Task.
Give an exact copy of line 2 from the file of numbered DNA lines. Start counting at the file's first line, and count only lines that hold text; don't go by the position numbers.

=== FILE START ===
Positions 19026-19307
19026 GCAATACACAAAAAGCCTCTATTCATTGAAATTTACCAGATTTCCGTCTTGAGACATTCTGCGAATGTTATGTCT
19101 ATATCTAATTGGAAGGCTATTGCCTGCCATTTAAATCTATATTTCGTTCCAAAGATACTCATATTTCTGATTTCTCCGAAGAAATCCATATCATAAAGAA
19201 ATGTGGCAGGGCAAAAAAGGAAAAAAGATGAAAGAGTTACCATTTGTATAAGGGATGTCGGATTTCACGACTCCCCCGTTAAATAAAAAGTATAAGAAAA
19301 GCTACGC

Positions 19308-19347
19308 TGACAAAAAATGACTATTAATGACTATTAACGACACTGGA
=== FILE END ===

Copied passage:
19026 GCAATACACAAAAAGCCTCTATTCATTGAAATTTACCAGATTTCCGTCTTGAGACATTCTGCGAATGTTATGTCT